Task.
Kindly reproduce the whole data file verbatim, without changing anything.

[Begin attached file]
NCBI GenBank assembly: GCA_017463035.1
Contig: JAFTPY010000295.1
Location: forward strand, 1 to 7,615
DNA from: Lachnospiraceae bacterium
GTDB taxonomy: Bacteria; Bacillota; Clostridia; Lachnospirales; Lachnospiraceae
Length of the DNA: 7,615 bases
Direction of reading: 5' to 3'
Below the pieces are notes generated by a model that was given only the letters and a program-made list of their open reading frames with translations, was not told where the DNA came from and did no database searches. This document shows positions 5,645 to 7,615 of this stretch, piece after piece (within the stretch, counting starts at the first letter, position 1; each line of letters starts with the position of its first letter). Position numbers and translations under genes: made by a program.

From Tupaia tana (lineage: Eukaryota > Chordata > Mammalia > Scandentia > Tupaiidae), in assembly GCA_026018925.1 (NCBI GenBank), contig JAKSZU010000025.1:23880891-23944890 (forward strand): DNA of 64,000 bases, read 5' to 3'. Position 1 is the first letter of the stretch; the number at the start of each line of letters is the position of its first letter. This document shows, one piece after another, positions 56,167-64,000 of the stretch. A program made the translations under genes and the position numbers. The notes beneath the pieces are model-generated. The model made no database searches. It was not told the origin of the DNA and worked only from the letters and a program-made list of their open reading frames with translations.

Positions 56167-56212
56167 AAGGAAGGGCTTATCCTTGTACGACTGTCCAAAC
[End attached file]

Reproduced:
NCBI GenBank assembly: GCA_017463035.1
Contig: JAFTPY010000295.1
Location: forward strand, 1 to 7,615
DNA from: Lachnospiraceae bacterium
GTDB taxonomy: Bacteria; Bacillota; Clostridia; Lachnospirales; Lachnospiraceae
Length of the DNA: 7,615 bases
Direction of reading: 5' to 3'
Below the pieces are notes generated by a model that was given only the letters and a program-made list of their open reading frames with translations, was not told where the DNA came from and did no database searches. This document shows positions 5,645 to 7,615 of this stretch, piece after piece (within the stretch, counting starts at the first letter, position 1; each line of letters starts with the position of its first letter). Position numbers and translations under genes: made by a program.

From Tupaia tana (lineage: Eukaryota > Chordata > Mammalia > Scandentia > Tupaiidae), in assembly GCA_026018925.1 (NCBI GenBank), contig JAKSZU010000025.1:23880891-23944890 (forward strand): DNA of 64,000 bases, read 5' to 3'. Position 1 is the first letter of the stretch; the number at the start of each line of letters is the position of its first letter. This document shows, one piece after another, positions 56,167-64,000 of the stretch. A program made the translations under genes and the position numbers. The notes beneath the pieces are model-generated. The model made no database searches. It was not told the origin of the DNA and worked only from the letters and a program-made list of their open reading frames with translations.

Positions 56167-56212
56167 AAGGAAGGGCTTATCCTTGTACGACTGTCCAAAC